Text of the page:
Inserm researchers show that the association between remdesivir, used in the treatment of Ebola, and the antihypertensive drug diltiazem could be beneficial for patients with Covid-19.
As part of the REACTing program coordinated by Inserm, researchers are working on the repositioning for new therapeutic indications against viral infections of drugs already available on the market. In this context; they studied the effects of two drugs, remdesivir and diltiazem, an antihypertensive drug, alone or in combination. The results of this study show a significant reduction in viral load in epithelia infected with SARS-CoV-2 when treated with remdesivir. This effect is enhanced when diltiazem is added in combination. “By stimulating the innate immune response of the epithelia, diltiazem potentiates the effect of remdesivir and offers the opportunity to reduce its doses,” said Manuel Rosa-Calatrava, researcher at the International Center for Research in Infectious Diseases.
The researchers are continuing their preclinical trials with this dual therapy in animal models and hope to launch a clinical trial next winter if the positive results are confirmed.
The European Commission authorized Friday, July 3 “the conditional marketing” of the antiviral remdesivir within the European Union. The European Medicines Agency gave its favorable opinion on June 25.
This antiviral drug, initially developed to treat patients with Ebola, is produced by the Gilead laboratory.
However, that the United States has bought almost all stocks of this promising drug, reports the British newspaper The Guardian. For the next 3 months no other country will be able to obtain this drug which helps patients recover faster from the coronavirus. The United States has in fact purchased more than 500,000 doses of the drug, representing all of Gilead’s production for July and 90% for August and September.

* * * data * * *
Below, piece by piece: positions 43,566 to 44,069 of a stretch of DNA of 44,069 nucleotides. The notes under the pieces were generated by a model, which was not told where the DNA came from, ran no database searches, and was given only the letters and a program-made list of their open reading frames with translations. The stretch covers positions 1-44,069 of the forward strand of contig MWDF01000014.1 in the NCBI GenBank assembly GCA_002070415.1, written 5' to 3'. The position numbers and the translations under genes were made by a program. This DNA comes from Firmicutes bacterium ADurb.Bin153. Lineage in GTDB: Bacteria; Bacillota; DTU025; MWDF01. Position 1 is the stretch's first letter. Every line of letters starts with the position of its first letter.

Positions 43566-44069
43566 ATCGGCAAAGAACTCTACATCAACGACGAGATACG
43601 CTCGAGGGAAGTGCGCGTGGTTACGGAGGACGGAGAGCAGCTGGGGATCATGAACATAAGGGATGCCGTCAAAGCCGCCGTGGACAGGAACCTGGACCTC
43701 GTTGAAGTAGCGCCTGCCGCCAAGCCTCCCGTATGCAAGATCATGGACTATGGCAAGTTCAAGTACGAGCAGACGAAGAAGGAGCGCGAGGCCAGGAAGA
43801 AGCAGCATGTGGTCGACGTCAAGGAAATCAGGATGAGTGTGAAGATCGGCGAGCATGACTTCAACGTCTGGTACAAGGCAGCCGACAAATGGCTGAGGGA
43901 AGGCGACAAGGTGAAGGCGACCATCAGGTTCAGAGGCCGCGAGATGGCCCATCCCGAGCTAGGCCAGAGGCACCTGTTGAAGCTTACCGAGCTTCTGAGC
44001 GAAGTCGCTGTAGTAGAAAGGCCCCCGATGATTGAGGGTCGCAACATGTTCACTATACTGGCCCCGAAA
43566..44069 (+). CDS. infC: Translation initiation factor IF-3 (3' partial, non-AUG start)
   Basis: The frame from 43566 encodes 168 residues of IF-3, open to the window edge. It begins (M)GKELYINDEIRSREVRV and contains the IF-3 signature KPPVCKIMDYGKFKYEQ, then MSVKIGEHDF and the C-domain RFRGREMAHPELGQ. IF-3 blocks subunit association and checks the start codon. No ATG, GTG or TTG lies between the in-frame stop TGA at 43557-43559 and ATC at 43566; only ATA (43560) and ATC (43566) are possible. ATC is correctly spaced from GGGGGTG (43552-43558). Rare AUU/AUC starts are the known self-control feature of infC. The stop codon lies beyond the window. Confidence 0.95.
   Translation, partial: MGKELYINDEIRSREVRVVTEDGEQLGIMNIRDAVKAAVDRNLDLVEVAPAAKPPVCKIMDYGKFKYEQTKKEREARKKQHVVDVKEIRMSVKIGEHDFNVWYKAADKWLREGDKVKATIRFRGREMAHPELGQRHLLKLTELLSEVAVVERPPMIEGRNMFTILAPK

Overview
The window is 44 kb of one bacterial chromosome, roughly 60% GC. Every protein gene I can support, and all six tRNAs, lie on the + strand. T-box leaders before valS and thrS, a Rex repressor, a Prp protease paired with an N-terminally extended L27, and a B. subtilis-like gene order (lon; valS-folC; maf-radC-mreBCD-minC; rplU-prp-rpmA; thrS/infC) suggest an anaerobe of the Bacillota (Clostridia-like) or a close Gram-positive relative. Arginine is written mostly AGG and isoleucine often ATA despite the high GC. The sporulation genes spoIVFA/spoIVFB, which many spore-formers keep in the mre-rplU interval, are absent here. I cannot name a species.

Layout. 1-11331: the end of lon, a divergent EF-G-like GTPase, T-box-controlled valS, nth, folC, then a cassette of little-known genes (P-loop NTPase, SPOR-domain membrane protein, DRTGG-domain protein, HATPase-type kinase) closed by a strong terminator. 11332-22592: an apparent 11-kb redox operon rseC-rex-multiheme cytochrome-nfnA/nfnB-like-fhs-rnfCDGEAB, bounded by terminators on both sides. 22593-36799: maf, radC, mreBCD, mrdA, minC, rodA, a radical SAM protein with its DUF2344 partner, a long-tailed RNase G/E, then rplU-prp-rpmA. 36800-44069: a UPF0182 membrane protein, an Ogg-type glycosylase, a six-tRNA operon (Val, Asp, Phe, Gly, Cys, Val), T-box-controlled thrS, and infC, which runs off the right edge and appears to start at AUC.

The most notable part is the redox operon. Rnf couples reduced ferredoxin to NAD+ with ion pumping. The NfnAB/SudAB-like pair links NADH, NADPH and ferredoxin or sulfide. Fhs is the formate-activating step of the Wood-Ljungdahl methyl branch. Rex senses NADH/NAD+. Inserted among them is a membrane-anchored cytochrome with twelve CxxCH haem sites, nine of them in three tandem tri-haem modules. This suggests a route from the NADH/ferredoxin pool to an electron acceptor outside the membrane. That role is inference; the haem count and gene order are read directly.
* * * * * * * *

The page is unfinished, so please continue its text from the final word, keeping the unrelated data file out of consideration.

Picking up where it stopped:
The UK nevertheless said it had “sufficient stocks of remdesivir,” according to a spokesperson for the British Prime Minister. In Germany, “the government secured stocks of remdesivir early,” a spokesperson said. As for the French authorities, they reacted on July 6: “France has” sufficient “doses of Remdesivir, according to the ANSM.
Remdesivir is a “viral RNA polymerase inhibitor”, which is a drug that interferes with the production of viral genetic material to prevent the virus from multiplying. It has shown broad in vitro activity against various viruses, including SARS-CoV-2. Remdesivir is also the subject of a treatment trial against the coronavirus as part of the European clinical trial Discovery.
This antiviral drug developed in 2015 by the Gilead laboratories (and called GS-5734 in medical language) has already proven its effectiveness against two viruses of the Coronaviridae family: MERS-CoV and SARS-CoV-1.
On April 29, 2020, at the end of a large clinical trial conducted since February 2020 on 1063 patients in the United States, Europe and Asia, the American Institutes of Health (NIH) announced that “remdesivir has a clear, significant and positive effect in reducing the recovery time “of patients suffering from Covid-19.
In detail, the American researchers discovered that the recovery time of patients was shortened by 31% on average (or about 4 days) in the event of treatment with remdesivir. The death rate was about 3% lower.
The United States is paying a heavy price for the coronavirus epidemic currently raging on the planet: it is failing to curb the epidemic. The latest report shows 130,000 deaths and 2.8 million cases detected.
Hugues Louissaint is an entrepreneur and writer, living in the US for over a decade. He has launched successful products such the Marabou Coffee brand, which has been highly successful in Florida. He has also been a writer for more than 5 years focusing on science, technology, and health. He writes part-time for the Scientific Origin and provides valuable input on a wide range of subjects.